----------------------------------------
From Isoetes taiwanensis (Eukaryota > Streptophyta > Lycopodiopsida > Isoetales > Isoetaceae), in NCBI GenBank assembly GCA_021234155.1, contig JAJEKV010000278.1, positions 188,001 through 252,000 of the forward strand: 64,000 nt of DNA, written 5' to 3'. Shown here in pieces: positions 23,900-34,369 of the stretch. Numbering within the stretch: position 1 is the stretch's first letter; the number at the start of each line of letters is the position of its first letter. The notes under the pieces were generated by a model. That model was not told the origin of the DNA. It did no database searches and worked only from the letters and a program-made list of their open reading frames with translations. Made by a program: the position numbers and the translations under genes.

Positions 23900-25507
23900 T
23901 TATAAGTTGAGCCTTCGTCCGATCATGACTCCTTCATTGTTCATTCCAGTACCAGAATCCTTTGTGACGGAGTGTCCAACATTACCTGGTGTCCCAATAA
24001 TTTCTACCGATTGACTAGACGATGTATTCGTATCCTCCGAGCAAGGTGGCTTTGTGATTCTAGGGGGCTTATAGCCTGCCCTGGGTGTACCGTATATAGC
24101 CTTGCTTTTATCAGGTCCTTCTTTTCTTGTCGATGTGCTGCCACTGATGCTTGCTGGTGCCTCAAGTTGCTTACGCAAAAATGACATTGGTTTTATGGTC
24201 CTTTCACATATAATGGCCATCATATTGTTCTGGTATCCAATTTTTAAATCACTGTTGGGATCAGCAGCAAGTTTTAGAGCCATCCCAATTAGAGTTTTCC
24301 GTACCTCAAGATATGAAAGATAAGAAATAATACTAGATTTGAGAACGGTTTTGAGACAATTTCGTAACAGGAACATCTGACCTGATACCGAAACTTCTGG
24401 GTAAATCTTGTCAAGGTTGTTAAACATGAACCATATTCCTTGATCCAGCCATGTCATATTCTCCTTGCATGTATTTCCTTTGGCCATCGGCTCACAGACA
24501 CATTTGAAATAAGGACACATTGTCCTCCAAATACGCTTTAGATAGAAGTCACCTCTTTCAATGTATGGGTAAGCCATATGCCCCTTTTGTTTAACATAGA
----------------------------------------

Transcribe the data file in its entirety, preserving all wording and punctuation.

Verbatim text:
From Isoetes taiwanensis (Eukaryota > Streptophyta > Lycopodiopsida > Isoetales > Isoetaceae), in NCBI GenBank assembly GCA_021234155.1, contig JAJEKV010000278.1, positions 188,001 through 252,000 of the forward strand: 64,000 nt of DNA, written 5' to 3'. Shown here in pieces: positions 23,900-34,369 of the stretch. Numbering within the stretch: position 1 is the stretch's first letter; the number at the start of each line of letters is the position of its first letter. The notes under the pieces were generated by a model. That model was not told the origin of the DNA. It did no database searches and worked only from the letters and a program-made list of their open reading frames with translations. Made by a program: the position numbers and the translations under genes.

Positions 23900-25507
23900 T
23901 TATAAGTTGAGCCTTCGTCCGATCATGACTCCTTCATTGTTCATTCCAGTACCAGAATCCTTTGTGACGGAGTGTCCAACATTACCTGGTGTCCCAATAA
24001 TTTCTACCGATTGACTAGACGATGTATTCGTATCCTCCGAGCAAGGTGGCTTTGTGATTCTAGGGGGCTTATAGCCTGCCCTGGGTGTACCGTATATAGC
24101 CTTGCTTTTATCAGGTCCTTCTTTTCTTGTCGATGTGCTGCCACTGATGCTTGCTGGTGCCTCAAGTTGCTTACGCAAAAATGACATTGGTTTTATGGTC
24201 CTTTCACATATAATGGCCATCATATTGTTCTGGTATCCAATTTTTAAATCACTGTTGGGATCAGCAGCAAGTTTTAGAGCCATCCCAATTAGAGTTTTCC
24301 GTACCTCAAGATATGAAAGATAAGAAATAATACTAGATTTGAGAACGGTTTTGAGACAATTTCGTAACAGGAACATCTGACCTGATACCGAAACTTCTGG
24401 GTAAATCTTGTCAAGGTTGTTAAACATGAACCATATTCCTTGATCCAGCCATGTCATATTCTCCTTGCATGTATTTCCTTTGGCCATCGGCTCACAGACA
24501 CATTTGAAATAAGGACACATTGTCCTCCAAATACGCTTTAGATAGAAGTCACCTCTTTCAATGTATGGGTAAGCCATATGCCCCTTTTGTTTAACATAGA